Professional Cloud Architect

Sample case study: TerramEarth

This is a sample case study that may be used on the Professional Cloud Architect exam. It describes a fictitious business and solution concept to provide additional context to exam questions.

TerramEarth manufactures heavy equipment for the mining and agricultural industries. About 80% of their business is from mining and 20% from agriculture. They currently have over 500 dealers and service centers in 100 countries. Their mission is to build products that make their customers more productive.

1. Solution concept

    There are 20 million TerramEarth vehicles in operation that collect 120 fields of data per second. Data is stored locally on the vehicle and can be accessed for analysis when a vehicle is serviced. The data is downloaded via a maintenance port. This same port can be used to adjust operational parameters, allowing the vehicles to be upgraded in the field with new computing modules.

    Approximately 200,000 vehicles are connected to a cellular network, allowing TerramEarth to collect data directly. At a rate of 120 fields of data per second, with 22 hours of operation per day, TerramEarth collects a total of about 9 TB/day from these connected vehicles.

2. Existing technical environment

    TerramEarth’s existing architecture is composed of Linux and Windows-based systems that reside in a single U.S. west-coast-based data center. These systems gzip CSV files from the field and upload via FTP and place the data in their data warehouse. Because this process takes time, aggregated reports are based on data that is three weeks old.

    With this data, TerramEarth has been able to preemptively stock replacement parts and reduce unplanned downtime of their vehicles by 60%. However, because the data is stale, some customers are without their vehicles for up to four weeks while they wait for replacement parts.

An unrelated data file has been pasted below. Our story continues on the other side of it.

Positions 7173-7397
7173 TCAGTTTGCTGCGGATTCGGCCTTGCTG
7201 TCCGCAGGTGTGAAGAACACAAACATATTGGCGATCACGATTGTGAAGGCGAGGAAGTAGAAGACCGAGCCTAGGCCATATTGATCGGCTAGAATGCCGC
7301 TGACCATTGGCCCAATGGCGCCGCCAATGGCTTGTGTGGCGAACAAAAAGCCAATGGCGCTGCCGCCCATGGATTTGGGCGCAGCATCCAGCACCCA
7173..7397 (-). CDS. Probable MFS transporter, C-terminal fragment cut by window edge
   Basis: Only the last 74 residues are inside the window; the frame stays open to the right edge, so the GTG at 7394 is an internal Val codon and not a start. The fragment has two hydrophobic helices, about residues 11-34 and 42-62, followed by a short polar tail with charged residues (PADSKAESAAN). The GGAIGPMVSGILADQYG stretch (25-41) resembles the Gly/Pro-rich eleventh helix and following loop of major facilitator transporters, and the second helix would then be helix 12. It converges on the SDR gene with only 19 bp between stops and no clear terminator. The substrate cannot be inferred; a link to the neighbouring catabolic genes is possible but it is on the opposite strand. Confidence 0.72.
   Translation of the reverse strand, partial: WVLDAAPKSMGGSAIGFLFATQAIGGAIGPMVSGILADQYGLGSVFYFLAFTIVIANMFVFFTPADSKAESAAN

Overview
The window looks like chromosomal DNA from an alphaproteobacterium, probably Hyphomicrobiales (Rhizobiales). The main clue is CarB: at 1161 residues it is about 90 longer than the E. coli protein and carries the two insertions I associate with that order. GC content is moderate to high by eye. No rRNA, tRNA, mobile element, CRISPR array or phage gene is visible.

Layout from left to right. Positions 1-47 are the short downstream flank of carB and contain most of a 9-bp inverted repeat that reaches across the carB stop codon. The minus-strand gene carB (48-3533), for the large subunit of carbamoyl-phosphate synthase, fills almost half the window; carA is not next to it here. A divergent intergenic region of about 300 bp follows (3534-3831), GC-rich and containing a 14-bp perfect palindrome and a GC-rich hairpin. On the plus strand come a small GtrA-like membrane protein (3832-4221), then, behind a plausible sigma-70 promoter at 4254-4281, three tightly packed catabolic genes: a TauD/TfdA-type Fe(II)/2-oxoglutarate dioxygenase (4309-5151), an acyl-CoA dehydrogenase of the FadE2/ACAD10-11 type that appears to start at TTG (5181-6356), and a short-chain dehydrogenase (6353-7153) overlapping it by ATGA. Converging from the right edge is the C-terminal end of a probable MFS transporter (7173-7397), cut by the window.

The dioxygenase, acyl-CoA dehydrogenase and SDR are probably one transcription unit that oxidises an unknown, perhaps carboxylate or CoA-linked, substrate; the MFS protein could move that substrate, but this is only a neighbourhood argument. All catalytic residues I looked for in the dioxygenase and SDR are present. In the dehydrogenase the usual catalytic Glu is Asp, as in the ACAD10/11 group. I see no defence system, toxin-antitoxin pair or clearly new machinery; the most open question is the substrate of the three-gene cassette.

3. Business requirements

    • Decrease unplanned vehicle downtime to less than one week
    • Support the dealer network with more data on how their customers use their equipment to better position new products and services
    • Have the ability to partner with different companies—especially with seed and fertilizer suppliers in the fast-growing agricultural business—to create compelling joint offerings for their customers

4. Technical requirements

    • Expand beyond a single data center to decrease latency to the American Midwest and East Coast
    • Create a backup strategy
    • Increase security of data transfer from equipment to the data center
    • Improve data in the data warehouse
    • Use customer and equipment data to anticipate customer needs

5. Application 1: Data ingest

    A custom Python application reads uploaded data files from a single server, writes to the data warehouse


    • Windows Server 2008 R2
      • 16 CPUs
      • 128 GB of RAM
      • 10 TB local HDD storage

6. Application 2: Reporting

    An off-the-shelf application that business analysts use to run a daily report to see what equipment needs repair. Only two analysts of a team of 10 (five West Coast, five East Coast) can connect to the reporting application at a time.


    • Off-the-shelf application. License tied to number of physical CPUs
      • Windows Server 2008 R2
      • 16 CPUs
      • 32 GB of RAM
      • 500 GB HDD

    Data warehouse

    • A single PostgreSQL server
      • RedHat Linux
      • 64 CPUs
      • 128 GB of RAM
      • 4x 6TB HDD in RAID 0

7. Executive statement

    Our competitive advantage has always been in our manufacturing process, with our ability to build better vehicles for lower cost than our competitors. However, new products with different approaches are constantly being developed, and I’m concerned that we lack the skills to undergo the next wave of transformations in our industry. My goals are to build our skills while addressing immediate market needs through incremental innovations.

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